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Coming into the finals, I was not surprised to see Laura, even though she has been in trouble now and again, or Peter, who was clearly a star early on. I was sad to see Hermine go; she’s an interesting baker, and a great personality, but she had a terrible week the week it was supposed to be her week. (Patisserie week.) Dave struck me as a dark horse, but I wonder, too, if that impression might not be a product of the storytelling rather than his work; his narrative arc seems to be “most improved,” which doesn’t necessarily equal brilliance. Yet it would be instructive to go over his bakes throughout the season; they might be more interesting than I remember.

Is there anyone you were sorry to lose?

Blake: I was very sad about Hermine, who was so charming and talented and made a jelly cake so gorgeous-looking it nearly made me want to eat a jelly cake. And I was even sadder that the retaliatory Twitter trolls apparently came for Laura, because she also seems lovely and I fully relate to her chaotic style in the kitchen. But I was saddest to see Lottie go. She was wonderfully quick-witted and inventive and is such a natural in front of the camera that I’d be surprised if she didn’t end up somewhere else on TV very soon.

She got the boot after an ice cream cake that was an unmitigated disaster, but her departure and Hermine’s probably rank as the biggest upsets this season. I sometimes question the wisdom of the judges, who insist that they can only make their decision based on that week’s bakes. In a contest that purports to find Britain’s greatest amateur baker, does that really make sense? Shouldn’t cumulative performance count for something? (If it did, Hermine certainly would have been in the final.)

Something positive I will say about this season is that the casting, as always, is terrific, even if I’m shocked at how bad everyone was at making brownies. We had such a delightful mix of personalities, ages, accents and baking styles, from Rowan and his eccentric waistcoats to young Peter and his gluten-free concoctions. As long as producers get that right, the show can only go so wrong.

Which reminds me: Peter noted that “Bake Off” has been on more than half his lifetime — a very rude thing for him to say, obviously — but I wonder if the fact that the show has become a kind of cultural institution has impacted the competition itself. If you’ve got a whole generation of bakers who grew up watching people whip up Italian meringue on the telly and know all the potential pitfalls, then how do producers keep things fresh and challenging without resorting to gimmicks? I’m not sure!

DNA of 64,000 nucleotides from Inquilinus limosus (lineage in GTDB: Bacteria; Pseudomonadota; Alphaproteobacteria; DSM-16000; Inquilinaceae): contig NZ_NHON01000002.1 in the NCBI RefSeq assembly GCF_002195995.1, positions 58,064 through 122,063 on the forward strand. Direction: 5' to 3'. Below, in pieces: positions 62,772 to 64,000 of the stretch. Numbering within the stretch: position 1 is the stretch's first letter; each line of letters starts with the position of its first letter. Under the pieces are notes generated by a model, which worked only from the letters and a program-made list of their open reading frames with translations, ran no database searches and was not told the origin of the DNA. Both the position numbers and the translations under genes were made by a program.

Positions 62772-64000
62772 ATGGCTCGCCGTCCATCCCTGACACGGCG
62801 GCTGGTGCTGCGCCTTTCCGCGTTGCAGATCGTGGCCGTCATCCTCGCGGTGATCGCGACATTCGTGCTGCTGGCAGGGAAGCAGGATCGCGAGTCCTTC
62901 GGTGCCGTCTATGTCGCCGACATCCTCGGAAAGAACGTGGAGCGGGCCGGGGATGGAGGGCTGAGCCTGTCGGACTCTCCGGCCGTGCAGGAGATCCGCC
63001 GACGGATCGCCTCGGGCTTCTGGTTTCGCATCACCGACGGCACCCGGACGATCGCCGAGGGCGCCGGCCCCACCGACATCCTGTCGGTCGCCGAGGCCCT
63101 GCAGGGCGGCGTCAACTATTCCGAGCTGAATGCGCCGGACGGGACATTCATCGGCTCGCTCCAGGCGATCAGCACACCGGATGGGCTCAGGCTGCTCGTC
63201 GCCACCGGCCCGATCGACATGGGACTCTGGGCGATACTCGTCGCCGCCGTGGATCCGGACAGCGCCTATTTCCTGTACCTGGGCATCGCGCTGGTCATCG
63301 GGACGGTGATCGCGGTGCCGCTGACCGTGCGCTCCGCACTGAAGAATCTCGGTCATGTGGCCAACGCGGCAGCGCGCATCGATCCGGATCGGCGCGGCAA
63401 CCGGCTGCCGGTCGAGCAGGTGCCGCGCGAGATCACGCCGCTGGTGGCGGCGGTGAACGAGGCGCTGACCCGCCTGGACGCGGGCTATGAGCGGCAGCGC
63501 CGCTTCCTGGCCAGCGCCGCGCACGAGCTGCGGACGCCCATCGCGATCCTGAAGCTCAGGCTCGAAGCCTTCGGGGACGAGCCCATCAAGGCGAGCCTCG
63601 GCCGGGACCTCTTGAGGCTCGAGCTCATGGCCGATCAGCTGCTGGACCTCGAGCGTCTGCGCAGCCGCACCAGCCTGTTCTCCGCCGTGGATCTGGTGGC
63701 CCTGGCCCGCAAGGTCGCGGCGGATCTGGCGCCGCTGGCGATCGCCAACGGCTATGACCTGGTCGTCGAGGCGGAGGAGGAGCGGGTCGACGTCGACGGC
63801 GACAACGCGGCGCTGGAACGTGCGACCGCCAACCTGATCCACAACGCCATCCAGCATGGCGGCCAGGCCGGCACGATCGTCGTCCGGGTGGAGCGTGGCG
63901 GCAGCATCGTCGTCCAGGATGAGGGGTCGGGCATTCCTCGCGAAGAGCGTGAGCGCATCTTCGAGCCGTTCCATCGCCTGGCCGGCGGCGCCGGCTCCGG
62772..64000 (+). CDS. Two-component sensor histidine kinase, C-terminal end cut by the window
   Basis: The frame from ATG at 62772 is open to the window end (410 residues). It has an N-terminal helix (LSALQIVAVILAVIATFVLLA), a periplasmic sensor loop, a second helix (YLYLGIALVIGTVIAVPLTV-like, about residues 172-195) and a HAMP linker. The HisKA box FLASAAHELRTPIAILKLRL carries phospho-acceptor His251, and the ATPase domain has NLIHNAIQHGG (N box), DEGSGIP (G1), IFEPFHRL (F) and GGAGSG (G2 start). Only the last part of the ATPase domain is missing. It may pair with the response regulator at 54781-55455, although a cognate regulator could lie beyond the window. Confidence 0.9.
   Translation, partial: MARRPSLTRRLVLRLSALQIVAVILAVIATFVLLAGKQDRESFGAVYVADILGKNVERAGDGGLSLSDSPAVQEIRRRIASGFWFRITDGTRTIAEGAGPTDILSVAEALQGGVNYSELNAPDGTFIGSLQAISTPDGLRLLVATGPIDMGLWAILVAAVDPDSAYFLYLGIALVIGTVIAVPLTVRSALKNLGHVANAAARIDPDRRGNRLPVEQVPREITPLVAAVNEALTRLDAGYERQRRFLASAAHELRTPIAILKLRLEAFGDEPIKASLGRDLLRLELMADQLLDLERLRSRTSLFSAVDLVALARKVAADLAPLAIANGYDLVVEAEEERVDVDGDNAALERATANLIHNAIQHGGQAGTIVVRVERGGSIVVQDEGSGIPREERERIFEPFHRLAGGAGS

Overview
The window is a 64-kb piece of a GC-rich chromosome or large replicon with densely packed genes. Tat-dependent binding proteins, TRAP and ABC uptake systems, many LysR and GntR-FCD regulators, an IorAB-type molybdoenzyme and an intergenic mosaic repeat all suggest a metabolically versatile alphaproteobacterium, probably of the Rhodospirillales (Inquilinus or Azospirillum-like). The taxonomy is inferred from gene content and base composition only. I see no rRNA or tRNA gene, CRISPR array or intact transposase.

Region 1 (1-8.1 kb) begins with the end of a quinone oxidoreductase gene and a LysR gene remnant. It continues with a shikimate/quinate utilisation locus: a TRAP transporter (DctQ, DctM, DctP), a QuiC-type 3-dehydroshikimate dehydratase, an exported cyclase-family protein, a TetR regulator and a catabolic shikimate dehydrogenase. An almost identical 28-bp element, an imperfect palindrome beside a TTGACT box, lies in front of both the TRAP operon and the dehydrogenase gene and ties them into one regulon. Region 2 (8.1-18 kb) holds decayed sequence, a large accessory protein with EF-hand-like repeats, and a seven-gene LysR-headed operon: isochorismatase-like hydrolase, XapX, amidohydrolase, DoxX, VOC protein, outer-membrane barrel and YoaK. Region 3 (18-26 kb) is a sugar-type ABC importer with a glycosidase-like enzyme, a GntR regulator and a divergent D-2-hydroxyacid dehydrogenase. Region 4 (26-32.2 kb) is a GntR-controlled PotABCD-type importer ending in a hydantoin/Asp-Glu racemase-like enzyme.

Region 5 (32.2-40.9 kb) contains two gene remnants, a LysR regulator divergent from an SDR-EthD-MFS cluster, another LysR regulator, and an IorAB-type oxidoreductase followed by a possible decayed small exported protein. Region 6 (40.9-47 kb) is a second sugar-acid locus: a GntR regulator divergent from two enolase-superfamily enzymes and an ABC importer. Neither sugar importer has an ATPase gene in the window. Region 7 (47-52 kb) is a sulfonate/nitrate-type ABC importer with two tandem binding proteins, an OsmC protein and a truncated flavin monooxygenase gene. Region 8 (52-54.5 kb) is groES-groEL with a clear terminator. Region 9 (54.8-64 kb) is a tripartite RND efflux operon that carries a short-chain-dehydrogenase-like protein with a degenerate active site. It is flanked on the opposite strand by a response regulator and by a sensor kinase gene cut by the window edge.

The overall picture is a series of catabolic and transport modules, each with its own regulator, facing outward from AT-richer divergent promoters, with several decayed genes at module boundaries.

Did any moments from this season — or the finale — stand out to you, in a good way?

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Lloyd: I agree about the casting — as a somewhat, cough, older person, I was happy to see Linda stay in so long. (Not to mention the way judge Prue Leith models 80.) As to the season, the details always blur into a welter of emotions and affections. (I liked Lottie, too, and Mak and Sura.) One nice thing about the later shows is that with fewer contestants you get more time with each baker, and this year’s finale again provided that kind of intimacy and, one might say, continuity of character: Peter, a happy camper (describing his process, he already sounds like he’s hosting his own cooking show). Laura, messy yet secure in what she knows. Dave, serious and determined, making his final entry out of things he’d baked poorly before. As usual, I lived for the moments when a contestant is told something tastes “gorgeous.” Ultimately I only hope for good reviews — I would happily watch a “Great British Baking Show” in which no one was ever eliminated and every episode lasted 12 hours. I had no quarrel with the judges’ decision; I would have put money on it weeks ago.

And, yes, that end montage got me, too.


Blake: Dave and his little newborn — just adorable! I am also pleased with the outcome even if it didn’t come as a surprise. Peter is not only the youngest winner in “Bake Off” history, but also, lest we forget, the first Scottish winner. Let’s raise a glass of whisky to that! (I think I have some that’s older than him.)

Lloyd: Slàinte mhath! (I looked that up.)